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By :Douglas A. Petho

Everyone knows what to do when involved in an automobile accident right? You are supposed to immediately call the police, determine whether anyone was injured, get contact information from any eyewitnesses, etc. But there some things that are just important not to do following an accident. Here are a few of the most common mistakes people make that may get them into trouble down the road.

Do not give a recorded statement to an insurance company unless you have a legal obligation to do so!

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By :Douglas A. Petho

Effective October 1, 2011 and applying to all actions occurring after that date, Rule 414 the North Carolina Evidence Code limits evidence offered to prove past medical expenses to evidence of the amounts actually paid to satisfy the bills that have been satisfied, regardless of the source of the payment, and evidence of the amounts actually necessary to satisfy the bills that have been incurred but not yet satisfied. this rule represents a dramatic change for both plaintiffs in personal injury attorneys not only in presenting cases at trial but also in negotiating settlements.

To understand this change is necessary to first understand the law as it existed prior to October 1, 2011. Under North Carolina’s “Collateral Source Rule”, evidence of payments made by health insurance, Medicare or Medicaid were not admissible in trial and were not to be considered by a jury in determining damages for medical expenses. The rationale being that these collateral payments for which the plaintiff often paid the premiums to receive the benefit, should not operate to reduce the liability of the defendant for the plaintiff’s medical bills. Under this scenario a plaintiff would be allowed to reap the rewards having their own insurance.

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By :Douglas A. Petho

Most people don’t look for a lawyer until they need a lawyer. Unexpected events such as automobile accidents, on-the-job accidents or other injuries lead many people to seek out the best attorney they can find to represent them. Although there is no shortage of attorneys, figuring out who to hire can be a challenge. Television advertisements and junk mail solicitations are certainly one way to decide. A better method would be to evaluate the qualifications of the attorney you are considering before signing any paperwork.

#1 How long have you been licensed to practice law?

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By :Douglas A. Petho

North Carolina Gen. Statute 90-21.19, effective October 1, 2011 and applying to causes of action arising after that date, limits “noneconomic damages” in medical malpractice cases to $500,000. The statute further provides that neither the attorneys nor any party or witness shall inform the jury or potential members of the jury panel of the limits.

Section 90 – 21.19B directs that in any malpractice action, any verdict or damage award of damages, shall indicate specifically what amount, if any, is awarded for non-economic damages.

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By :Douglas A. Petho

After an accident, a rental car may be provided in one of two ways. First, once a liability insurance carrier for an at fault driver has accepted liability, they are responsible for paying the cost of a rental vehicle from the date of the accident. The length of time, however, depends on whether the vehicle is declared a total loss or is repairable. If the vehicle is a total loss, once they have extended an offer for the value of the vehicle, their liability will end. Most insurance carriers will extend payment for a rental vehicle for two or three days to allow for payment to be received. If the vehicle is repairable, the liability insurance carrier is responsible for paying for alternative transportation until the repairs are complete.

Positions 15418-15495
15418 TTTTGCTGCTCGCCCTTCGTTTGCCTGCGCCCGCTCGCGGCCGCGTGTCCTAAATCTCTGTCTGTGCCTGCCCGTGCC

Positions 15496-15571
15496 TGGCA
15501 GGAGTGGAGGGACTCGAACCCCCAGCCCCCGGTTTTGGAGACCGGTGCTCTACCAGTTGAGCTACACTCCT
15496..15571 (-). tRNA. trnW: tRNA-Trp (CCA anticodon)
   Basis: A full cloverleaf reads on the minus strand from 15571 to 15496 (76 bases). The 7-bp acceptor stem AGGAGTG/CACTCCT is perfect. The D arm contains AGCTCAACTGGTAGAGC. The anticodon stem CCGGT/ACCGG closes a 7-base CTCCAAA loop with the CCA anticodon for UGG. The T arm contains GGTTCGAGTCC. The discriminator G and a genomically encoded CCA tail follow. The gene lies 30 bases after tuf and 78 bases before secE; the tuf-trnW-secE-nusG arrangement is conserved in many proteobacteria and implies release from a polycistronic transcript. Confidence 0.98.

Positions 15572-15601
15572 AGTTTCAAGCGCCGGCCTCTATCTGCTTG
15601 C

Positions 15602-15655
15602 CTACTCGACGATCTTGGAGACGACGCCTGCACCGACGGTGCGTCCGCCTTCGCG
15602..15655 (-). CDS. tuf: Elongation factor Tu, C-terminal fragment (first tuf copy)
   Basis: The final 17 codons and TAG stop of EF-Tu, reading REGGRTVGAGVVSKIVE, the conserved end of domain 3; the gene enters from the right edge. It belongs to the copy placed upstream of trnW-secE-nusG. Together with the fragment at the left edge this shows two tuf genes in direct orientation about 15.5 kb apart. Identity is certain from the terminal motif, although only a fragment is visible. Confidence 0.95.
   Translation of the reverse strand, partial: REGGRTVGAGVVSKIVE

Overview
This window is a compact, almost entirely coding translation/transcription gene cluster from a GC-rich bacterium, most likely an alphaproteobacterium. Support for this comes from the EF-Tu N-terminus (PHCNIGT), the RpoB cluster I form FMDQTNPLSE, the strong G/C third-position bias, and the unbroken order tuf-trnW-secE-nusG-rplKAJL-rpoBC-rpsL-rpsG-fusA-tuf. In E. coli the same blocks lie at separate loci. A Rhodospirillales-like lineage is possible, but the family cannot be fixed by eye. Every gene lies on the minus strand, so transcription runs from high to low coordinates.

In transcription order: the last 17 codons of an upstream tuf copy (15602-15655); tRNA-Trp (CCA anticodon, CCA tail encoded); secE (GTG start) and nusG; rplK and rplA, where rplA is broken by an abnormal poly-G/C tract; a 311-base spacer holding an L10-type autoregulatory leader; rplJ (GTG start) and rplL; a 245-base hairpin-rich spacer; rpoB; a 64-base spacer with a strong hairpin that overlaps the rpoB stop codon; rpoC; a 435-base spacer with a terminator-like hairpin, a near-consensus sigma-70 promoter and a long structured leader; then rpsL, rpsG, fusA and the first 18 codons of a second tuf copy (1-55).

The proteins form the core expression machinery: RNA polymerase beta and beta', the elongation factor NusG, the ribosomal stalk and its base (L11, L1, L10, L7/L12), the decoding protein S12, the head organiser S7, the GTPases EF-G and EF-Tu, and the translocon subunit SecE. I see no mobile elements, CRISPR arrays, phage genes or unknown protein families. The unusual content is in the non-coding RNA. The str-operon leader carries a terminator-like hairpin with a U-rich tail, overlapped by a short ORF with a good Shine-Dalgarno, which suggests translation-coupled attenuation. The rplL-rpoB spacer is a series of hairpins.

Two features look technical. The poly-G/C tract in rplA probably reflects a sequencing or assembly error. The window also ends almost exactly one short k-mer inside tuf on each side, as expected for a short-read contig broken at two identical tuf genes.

If the liability insurance carrier for the at fault driver has not accepted liability, a driver may still be able to obtain a rental under their own automobile insurance. Rental reimbursement is often sold in connection with the collision coverage. Many carriers require however, that in order to obtain a rental under rental reimbursement that a collision claim must be made. The same time frames apply to a rental under rental reimbursement that apply to a rental provided under liability insurance.

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By :Douglas A. Petho

As part of a broader package of tort reforms passed by the North Carolina General Assembly in 2011, the legislature has modified North Carolina Gen. Statute § 6-21.1. The statute grants authority to a trial judge to award attorneys fees as part of costs to a prevailing plaintiff. These costs are taxed to the defendant.

Under § 6-21.1 as previously written, authority to award attorneys fees was limited to actions where the judgment finally obtained was less than $10,000. The statute did not limit the amount of attorneys fees that could be awarded. Judges were however required to make findings of fact to justify entering such an award. In the case of Washington v. Horton,132 N.C.App. 347 (1999), the North Carolina Court of Appeals set out five factors the trial court was required to use in determining whether or not to make an award. Those factors were(1) settlement offers made prior to the institution of the action; (2) offers of judgment made and whether the judgment finally obtained was more favorable than such offers; (3) whether defendant unjustly exercised superior bargaining power; (4) in the case of an unwarranted refusal by an insurance company, the context in which the dispute arose; (5) the timing of settlement offers; and (6) the amounts of the settlement offers as compared to the jury verdict. Awards of attorneys fees would only be reversed on a showing of abuse of discretion by the trial judge